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Format: Hardcover
David Mamet made a stir in 2008 with his Village Voice essay, "Why I Am No Longer a Brain-Dead Liberal." This book is a fuller, wittier, and more scathing treatment of the same subject--a liberal screenwriter who has "seen the light."

Like other big media apostates, Andrew Breitbart, Tom Wolfe, John Stossel, Ben Stein, and Dennis Miller, Mamet realized the liberal assumptions that capitalism was evil and that Republicans were corporate lackeys had serious holes. When he began to investigate the logic behind free markets, he realized that it actually made sense. As Mamet puts it, modern liberalism is nothing more than a religion that its practitioners preach blindly on faith.

To examine the inanity of modern liberals, Mamet offers 39 entertaining essays that cover the gamut of modern living, including "Adventure Slumming," "Cabinet Spiritualism and the Car Czar," and, my favorite, "Oakton Manor and Camp Kawaga." Throughout the expose, Mamet makes use of his excellent perspective in the arts. With examples from his theater class, he shows exactly how absurd political correctness and the liberal agenda can be.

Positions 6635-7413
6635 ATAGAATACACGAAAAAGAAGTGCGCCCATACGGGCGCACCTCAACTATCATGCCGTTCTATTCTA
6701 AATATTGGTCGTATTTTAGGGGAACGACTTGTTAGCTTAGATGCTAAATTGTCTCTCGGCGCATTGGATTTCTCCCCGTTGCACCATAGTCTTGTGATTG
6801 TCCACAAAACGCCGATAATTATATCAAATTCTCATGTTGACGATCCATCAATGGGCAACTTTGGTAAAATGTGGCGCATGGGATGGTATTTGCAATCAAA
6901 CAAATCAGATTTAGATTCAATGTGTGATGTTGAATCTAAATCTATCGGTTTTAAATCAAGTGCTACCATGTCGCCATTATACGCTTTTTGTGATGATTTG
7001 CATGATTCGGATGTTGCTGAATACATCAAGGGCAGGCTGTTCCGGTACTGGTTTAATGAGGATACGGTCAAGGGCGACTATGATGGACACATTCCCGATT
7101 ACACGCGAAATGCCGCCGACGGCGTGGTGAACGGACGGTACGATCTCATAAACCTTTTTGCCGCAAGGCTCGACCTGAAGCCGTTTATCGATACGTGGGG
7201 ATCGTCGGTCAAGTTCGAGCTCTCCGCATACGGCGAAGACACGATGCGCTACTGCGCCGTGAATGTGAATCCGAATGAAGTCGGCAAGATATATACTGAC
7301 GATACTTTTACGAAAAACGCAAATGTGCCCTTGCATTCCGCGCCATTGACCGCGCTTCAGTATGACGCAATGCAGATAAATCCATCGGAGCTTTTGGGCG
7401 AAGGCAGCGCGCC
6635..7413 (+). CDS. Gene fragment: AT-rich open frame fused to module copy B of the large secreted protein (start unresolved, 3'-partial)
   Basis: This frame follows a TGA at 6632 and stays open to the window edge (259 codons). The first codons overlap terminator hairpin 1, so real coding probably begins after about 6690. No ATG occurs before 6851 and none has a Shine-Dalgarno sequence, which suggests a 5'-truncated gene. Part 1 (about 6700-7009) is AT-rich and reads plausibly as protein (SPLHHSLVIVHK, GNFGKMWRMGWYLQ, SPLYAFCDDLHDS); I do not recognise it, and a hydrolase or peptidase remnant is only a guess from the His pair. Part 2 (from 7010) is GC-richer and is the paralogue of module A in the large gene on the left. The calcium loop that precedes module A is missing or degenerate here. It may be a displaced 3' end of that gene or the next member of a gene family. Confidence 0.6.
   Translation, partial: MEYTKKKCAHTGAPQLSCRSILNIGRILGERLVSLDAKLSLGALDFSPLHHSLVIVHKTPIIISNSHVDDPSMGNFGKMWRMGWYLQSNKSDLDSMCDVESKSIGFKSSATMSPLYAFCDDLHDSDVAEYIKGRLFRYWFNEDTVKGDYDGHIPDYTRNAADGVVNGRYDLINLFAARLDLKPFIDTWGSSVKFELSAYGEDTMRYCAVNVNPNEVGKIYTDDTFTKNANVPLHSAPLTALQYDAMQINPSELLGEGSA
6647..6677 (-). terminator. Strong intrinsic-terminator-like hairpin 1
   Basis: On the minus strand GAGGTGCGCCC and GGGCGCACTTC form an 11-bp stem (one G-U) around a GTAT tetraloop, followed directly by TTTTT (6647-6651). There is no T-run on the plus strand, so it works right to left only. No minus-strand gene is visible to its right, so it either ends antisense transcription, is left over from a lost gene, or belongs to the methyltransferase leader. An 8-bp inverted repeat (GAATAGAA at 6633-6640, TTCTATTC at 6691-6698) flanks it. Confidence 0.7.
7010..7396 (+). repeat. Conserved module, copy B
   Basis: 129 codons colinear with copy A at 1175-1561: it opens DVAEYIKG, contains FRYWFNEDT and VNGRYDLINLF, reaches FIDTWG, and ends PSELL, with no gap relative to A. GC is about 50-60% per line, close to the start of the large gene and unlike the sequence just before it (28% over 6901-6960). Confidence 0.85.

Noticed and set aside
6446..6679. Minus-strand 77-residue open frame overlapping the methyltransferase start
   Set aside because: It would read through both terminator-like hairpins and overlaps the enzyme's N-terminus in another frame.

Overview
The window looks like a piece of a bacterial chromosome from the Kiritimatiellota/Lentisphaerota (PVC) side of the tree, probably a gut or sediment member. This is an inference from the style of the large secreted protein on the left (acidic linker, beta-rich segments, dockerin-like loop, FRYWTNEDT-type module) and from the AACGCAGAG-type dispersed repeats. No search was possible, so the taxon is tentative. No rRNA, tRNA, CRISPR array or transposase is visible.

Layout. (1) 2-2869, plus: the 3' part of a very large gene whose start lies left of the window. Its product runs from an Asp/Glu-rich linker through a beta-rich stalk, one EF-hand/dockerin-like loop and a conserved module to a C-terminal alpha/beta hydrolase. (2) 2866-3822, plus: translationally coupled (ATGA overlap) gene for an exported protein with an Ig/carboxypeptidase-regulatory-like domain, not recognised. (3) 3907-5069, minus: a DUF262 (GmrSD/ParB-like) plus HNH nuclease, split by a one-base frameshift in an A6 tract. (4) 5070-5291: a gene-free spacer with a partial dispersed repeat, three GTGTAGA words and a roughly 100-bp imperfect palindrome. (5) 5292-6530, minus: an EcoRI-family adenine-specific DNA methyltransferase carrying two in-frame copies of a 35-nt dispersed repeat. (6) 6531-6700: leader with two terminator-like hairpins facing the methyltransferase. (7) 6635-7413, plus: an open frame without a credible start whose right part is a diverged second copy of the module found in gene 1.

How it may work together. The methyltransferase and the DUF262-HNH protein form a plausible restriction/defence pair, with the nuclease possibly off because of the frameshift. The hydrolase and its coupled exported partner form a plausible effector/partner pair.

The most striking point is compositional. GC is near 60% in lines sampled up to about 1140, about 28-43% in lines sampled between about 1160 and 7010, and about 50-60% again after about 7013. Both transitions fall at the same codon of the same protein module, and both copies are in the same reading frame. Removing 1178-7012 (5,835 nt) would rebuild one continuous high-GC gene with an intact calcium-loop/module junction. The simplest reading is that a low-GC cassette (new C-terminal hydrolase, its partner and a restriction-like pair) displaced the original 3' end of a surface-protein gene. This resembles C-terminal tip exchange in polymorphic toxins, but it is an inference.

I recommend this book to anyone who enjoys a good story and wants to peer into the ultra-liberal New York/L.A. big media mindset. Of course, the culture wars are just a symptom of the problem, and, for anyone who wants an examination of how we got into this situation, I recommend the brilliant Juggernaut: Why the System Crushes the Only People Who Can Save It.
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Format: Hardcover Verified Purchase
This is not the story of David Mamet's transformation from liberal to freethinker who thinks his way into conservatism. Instead this is 39 short, well-written observations from someone who has encountered conservatism with virgin eyes, like Columbus looking on the Americas for the first time. These will all be familiar to conservatives who are well aware that there are good reasons underlying conservative thought and action.

Mamet's revelations can be a little amusing to long-time conservatives, like hearing your child come home from school and saying "in Australia the seasons are reversed! Christmas is the hottest time of the year, and July 4th the coldest!"

Perhaps his best epiphany is that everything is a trade-off in life. For example, realizing that there's a very real reason why a country that can send a man to the moon can't provide free school lunches to all; because that nation chose to send a man to the moon instead. Government can some of the things we want it to do, but not all.

"All human interactions are tradeoffs, one may theoretically offer cheap health insurance to the twenty million supposedly uninsured members of our society. But at what cost-the dismantling of the health care system of the remaining three-hundred million plus? What of the inevitable reduction, shortages, abuses, delay and injustice caused by State rationing? There's a cost for everything."

Lots more insightful observations like the neo-Puritanism on the Left, for example, at his child's school, where the familiar music mnemonic of Every Good Boy Does Fine is changed to Every Good Baby Does Fine, to avoid using the masculine 'boy.